“I am He who blots out your transgressions for my own sake”

Daily Scripture readings for February, set #15:

Isaiah, chapters 40-41
Proverbs 25:16-28
Luke 23:13-25
Hebrews 9:1-10

A few months ago I went to Poland to play music on a missions trip with my friend Elizabeth Hunnicutt. She’s a great writer and vocalist, and she LOVES Isaiah… meaning, she’s written at least 3 tunes straight out of that book. This one is based on Isaiah 41:10. “Fear not, for I am with you; be not dismayed, for I am your God; I will strengthen you, I will help you, I will uphold you with my righteous right hand.” The combination of music and Scripture is always so moving to me.

“A man without self-control is like a city broken into and left without walls” (Prov 25:28). Goold paraphrase: Letting your emotions/desires run the show leaves you vulnerable.

“But they were urgent, demanding with loud cries that he should be crucified” (Luke 23:23). Why the urgency? Why the demanding and the loud cries? Christ brings out passionate responses, either in love or hatred.

By this the Holy Spirit indicates that the way into the holy places is not yet opened as long as the first section is still standing, which is symbolic for the present age” (Heb 9:8). Implicit in this verse is the acknowledgement that, with Jesus, something happened with regard to “age” – a changing of the guard, an inauguration of a Kingdom. He did not merely pay the ransom for sin or defeat death, but ushered in a new era.

Daily Scripture readings for February, set #16:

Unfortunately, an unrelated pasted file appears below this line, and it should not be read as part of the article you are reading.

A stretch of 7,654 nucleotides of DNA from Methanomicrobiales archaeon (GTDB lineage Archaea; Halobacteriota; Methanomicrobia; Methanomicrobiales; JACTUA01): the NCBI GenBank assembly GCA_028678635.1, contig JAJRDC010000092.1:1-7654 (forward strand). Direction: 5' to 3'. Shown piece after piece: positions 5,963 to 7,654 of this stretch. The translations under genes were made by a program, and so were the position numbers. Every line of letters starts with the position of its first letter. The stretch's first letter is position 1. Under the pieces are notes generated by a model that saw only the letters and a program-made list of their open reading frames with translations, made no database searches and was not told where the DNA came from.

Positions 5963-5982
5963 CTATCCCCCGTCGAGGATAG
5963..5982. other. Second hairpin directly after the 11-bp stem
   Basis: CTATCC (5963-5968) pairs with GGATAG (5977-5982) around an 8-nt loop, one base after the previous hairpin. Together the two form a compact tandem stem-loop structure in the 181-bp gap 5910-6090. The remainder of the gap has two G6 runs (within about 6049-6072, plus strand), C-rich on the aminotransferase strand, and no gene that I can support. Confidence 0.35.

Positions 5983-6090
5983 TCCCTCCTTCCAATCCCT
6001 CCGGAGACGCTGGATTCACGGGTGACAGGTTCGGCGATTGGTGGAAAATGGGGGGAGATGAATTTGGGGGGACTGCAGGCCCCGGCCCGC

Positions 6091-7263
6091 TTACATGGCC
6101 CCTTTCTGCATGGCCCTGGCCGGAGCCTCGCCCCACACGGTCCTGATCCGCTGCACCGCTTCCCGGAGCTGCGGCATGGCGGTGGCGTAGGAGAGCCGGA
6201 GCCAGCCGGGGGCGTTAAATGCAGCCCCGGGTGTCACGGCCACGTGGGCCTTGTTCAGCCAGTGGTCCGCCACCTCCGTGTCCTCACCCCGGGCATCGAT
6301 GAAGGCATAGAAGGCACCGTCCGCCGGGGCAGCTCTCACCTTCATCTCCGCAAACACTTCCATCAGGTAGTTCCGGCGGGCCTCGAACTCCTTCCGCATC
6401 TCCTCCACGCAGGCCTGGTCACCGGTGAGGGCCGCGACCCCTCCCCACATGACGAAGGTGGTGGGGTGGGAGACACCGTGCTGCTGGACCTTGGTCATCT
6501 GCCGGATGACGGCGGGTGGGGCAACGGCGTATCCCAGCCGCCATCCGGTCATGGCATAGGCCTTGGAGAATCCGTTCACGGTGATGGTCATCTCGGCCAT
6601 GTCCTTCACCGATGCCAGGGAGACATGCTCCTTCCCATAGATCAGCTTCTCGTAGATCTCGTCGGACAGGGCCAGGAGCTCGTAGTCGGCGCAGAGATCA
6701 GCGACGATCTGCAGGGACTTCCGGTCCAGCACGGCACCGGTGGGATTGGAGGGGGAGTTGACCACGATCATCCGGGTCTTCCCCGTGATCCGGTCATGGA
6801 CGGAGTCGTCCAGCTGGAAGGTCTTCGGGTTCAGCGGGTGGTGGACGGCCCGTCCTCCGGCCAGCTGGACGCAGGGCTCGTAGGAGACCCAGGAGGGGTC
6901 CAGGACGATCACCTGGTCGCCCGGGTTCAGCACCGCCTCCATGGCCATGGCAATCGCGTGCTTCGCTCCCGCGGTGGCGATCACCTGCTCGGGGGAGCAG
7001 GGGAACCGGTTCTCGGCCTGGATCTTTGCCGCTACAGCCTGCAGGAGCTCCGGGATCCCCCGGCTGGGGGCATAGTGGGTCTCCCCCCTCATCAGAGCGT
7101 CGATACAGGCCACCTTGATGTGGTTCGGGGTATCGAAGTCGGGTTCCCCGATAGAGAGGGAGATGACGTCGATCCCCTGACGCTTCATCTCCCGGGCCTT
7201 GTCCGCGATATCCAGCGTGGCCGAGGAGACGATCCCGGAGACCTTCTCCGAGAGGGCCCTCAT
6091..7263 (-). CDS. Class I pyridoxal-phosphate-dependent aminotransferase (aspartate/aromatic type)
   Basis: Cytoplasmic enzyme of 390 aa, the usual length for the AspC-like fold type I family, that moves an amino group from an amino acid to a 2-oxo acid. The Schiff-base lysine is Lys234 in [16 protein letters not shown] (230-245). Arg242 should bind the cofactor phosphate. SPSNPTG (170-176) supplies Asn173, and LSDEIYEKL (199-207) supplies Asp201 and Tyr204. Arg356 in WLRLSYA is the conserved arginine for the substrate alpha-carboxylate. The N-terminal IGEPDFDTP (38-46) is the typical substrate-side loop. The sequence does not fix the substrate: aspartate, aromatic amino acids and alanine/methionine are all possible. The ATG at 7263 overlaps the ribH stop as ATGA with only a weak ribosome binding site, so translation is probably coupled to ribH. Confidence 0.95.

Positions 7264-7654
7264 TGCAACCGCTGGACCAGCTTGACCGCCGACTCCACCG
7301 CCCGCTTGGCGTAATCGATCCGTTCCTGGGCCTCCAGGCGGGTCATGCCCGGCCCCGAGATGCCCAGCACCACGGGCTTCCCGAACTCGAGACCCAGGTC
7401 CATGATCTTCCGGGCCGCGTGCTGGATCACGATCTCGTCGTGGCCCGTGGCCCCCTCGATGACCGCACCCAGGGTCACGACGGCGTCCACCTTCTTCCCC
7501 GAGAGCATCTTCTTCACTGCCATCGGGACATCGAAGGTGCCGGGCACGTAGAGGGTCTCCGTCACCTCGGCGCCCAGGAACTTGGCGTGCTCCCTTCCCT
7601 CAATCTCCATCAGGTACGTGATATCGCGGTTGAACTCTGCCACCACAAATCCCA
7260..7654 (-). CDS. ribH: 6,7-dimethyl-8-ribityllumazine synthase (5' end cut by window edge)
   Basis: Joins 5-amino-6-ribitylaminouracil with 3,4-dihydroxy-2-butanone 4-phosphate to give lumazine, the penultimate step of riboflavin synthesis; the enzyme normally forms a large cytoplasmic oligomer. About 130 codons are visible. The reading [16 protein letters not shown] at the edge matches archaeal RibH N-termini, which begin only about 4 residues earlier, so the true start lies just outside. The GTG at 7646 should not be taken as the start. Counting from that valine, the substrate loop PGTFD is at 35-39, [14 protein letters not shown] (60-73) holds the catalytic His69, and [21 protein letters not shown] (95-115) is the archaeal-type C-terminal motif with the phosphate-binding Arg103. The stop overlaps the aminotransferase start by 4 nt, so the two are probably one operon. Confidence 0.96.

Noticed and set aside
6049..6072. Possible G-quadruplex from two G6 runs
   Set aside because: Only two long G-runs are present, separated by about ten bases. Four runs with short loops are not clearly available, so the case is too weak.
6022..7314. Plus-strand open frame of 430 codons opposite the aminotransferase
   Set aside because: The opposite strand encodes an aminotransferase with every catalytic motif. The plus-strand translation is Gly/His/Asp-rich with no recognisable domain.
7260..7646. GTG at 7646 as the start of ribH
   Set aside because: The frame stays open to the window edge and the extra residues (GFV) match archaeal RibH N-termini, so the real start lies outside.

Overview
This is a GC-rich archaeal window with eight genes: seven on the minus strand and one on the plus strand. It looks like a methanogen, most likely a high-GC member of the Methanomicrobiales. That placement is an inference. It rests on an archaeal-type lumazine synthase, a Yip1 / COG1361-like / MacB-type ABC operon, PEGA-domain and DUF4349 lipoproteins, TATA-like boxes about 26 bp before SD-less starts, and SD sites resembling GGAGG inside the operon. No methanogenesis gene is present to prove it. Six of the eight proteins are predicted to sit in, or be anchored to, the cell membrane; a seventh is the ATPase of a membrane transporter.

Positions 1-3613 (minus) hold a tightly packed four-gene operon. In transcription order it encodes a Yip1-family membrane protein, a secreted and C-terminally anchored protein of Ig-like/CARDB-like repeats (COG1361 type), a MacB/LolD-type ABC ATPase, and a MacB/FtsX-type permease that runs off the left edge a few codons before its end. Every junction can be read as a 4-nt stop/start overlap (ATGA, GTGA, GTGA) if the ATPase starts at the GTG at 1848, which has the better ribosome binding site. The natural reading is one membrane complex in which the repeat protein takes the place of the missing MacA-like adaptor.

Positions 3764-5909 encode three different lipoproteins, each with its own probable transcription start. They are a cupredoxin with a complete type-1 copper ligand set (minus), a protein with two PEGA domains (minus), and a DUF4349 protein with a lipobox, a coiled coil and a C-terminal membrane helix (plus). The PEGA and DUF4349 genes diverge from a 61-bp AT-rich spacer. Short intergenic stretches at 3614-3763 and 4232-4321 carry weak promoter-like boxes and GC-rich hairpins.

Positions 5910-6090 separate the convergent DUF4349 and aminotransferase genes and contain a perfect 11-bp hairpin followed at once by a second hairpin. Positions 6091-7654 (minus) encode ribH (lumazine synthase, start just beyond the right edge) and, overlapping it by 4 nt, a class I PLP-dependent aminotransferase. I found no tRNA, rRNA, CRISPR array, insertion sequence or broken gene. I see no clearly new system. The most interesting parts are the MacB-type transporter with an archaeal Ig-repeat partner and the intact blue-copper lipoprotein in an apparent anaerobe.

Isaiah, chapters 42-43
Proverbs 26:1-16
Luke 23:26-31
Hebrews 9:11-28

Why does God forgive us? For whose sake does he blot out our transgression? “I, I am he who blots out your transgressions for my own sake, and I will not remember your sins” (Isa 43:25).

The first half of Proverbs 16 is verse after verse of unflattering description for fools, and defines a fool this way: “The sluggard is wiser in his own eyes than seven men who can answer sensibly” (vs 16). Lesson: Thinking that I am wise might actually be a sign that I am indeed a fool.

“But turning to them Jesus said, ‘Daughters of Jerusalem, do not weep for me, but weep for yourselves and for your children'” (Luke 23:28). Think of how disheartening this must have sounded to those that believed Jesus to be a military Messiah, freeing Israel from the political oppression of Rome. It is truly remarkable, then, that the early Christians continued believing Jesus to be the TRUE Messiah. He must have done something REALLY incredible, more compelling than leading a successful rebellion. For example, rising from the dead.

“For if the blood of goats and bulls, and the sprinkling of defiled persons with the ashes of a heifer, sanctify for the purification of the flesh, how much more will the blood of Christ, who through the eternal Spirit offered himself without blemish to God, purify our conscience from dead works TO SERVE THE LIVING GOD” (Heb 9:13-14). I put that last part in all caps because it’s not where my mind expects the logic of these verses to go. The “Sunday school” ending would probably swap out the all caps part for a phrase like, “so that we can all go to heaven” or something. The purpose of purification: serving God.

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